Here is yet another take on the most-asked question I have ever received. It is very, very important to understand how brain and body work together in facilitating best results for recovery efforts.
It can be challenging to realize we know so little about how our body works, what causes our moods, why we hate or love one thing or another, and what to do about it all. But knowledge is the only reliable source of power, and when we have knowledge, then we can make choices about what to try next to tackle our toughest recovery challenges.
I can also say that simply asking this question shows a basic understanding that the brain must have enough nutrition to think through these tough issues – so it is clear this reader is working hard on her recovery, even when it feels especially difficult! Bravo!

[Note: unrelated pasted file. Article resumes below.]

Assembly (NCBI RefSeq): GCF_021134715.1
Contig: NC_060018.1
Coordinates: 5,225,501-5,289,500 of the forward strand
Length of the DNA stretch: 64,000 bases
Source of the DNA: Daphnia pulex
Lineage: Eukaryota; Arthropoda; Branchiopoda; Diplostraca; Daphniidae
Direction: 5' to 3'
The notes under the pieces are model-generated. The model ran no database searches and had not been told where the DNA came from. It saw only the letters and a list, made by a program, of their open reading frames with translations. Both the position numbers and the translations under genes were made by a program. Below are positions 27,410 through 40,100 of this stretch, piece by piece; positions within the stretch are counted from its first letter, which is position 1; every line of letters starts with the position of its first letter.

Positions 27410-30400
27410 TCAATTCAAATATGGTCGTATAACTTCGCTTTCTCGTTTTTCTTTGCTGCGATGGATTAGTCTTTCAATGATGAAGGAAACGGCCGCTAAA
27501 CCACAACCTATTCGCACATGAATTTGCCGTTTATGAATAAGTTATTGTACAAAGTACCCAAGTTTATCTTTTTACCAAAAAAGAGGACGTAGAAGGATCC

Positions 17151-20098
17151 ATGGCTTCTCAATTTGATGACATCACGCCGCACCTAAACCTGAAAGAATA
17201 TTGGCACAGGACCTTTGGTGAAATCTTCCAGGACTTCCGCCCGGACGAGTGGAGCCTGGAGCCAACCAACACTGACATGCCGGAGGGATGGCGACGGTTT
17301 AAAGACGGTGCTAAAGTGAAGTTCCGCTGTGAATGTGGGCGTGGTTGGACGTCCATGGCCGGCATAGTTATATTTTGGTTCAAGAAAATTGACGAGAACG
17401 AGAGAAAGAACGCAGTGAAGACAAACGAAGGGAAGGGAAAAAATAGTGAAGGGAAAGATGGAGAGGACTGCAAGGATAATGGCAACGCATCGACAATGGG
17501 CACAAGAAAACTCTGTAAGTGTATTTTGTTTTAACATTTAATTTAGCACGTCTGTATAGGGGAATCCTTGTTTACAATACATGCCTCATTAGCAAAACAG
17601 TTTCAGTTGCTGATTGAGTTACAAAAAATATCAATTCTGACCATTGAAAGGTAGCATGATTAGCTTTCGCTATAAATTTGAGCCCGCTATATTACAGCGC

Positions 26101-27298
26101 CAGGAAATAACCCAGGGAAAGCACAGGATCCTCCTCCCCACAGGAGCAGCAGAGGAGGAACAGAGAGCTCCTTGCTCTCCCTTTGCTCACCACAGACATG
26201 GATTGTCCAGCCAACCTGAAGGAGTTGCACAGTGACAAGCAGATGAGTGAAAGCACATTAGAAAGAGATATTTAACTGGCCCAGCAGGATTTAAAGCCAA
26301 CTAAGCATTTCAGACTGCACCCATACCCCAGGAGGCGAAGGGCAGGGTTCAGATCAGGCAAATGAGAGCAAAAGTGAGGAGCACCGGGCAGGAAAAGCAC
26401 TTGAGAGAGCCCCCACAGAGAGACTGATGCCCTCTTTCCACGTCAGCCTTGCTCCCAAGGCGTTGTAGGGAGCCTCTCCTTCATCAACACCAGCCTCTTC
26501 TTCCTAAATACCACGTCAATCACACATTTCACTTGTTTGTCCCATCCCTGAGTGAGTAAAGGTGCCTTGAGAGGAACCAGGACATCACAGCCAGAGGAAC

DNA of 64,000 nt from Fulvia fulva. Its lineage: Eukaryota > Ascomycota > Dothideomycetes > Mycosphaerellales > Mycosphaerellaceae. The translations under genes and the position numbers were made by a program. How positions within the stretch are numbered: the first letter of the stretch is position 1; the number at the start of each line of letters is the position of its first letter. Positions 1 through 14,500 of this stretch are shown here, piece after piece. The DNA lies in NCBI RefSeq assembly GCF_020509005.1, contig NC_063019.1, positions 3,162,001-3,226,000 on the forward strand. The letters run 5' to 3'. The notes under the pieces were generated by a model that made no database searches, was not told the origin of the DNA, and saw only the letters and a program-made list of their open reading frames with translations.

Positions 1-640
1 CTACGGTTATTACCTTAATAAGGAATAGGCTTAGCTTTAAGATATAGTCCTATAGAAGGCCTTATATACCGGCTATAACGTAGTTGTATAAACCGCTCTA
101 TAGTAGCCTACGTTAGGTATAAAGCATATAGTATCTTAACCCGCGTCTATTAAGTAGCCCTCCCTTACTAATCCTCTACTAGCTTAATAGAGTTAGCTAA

Q. How do you get to the point where you are OK with the weight gain in recovery? I hate my body more than I did before and it is causing me to be depressed, turn to other self-soothing behaviors, and actually question if I really want recovery or not.
A. This is a tough one for everyone in recovery, isn’t it! Part of getting okay with weight gain is giving your brain enough time to get caught up with your body’s changes. Studies have shown that anorexia causes a shrink in brain tissue size and density, but a return to stabilized nutrition reverses that shrinkage. So the brain, which includes the vision and sensory perceptions we use to relate to ourselves, our bodies, and the world, is recovering too. Your eyes will continue to “see” with Ed’s eyes for a time, and during that time the weight restoration will feel particularly intense emotionally. (more…)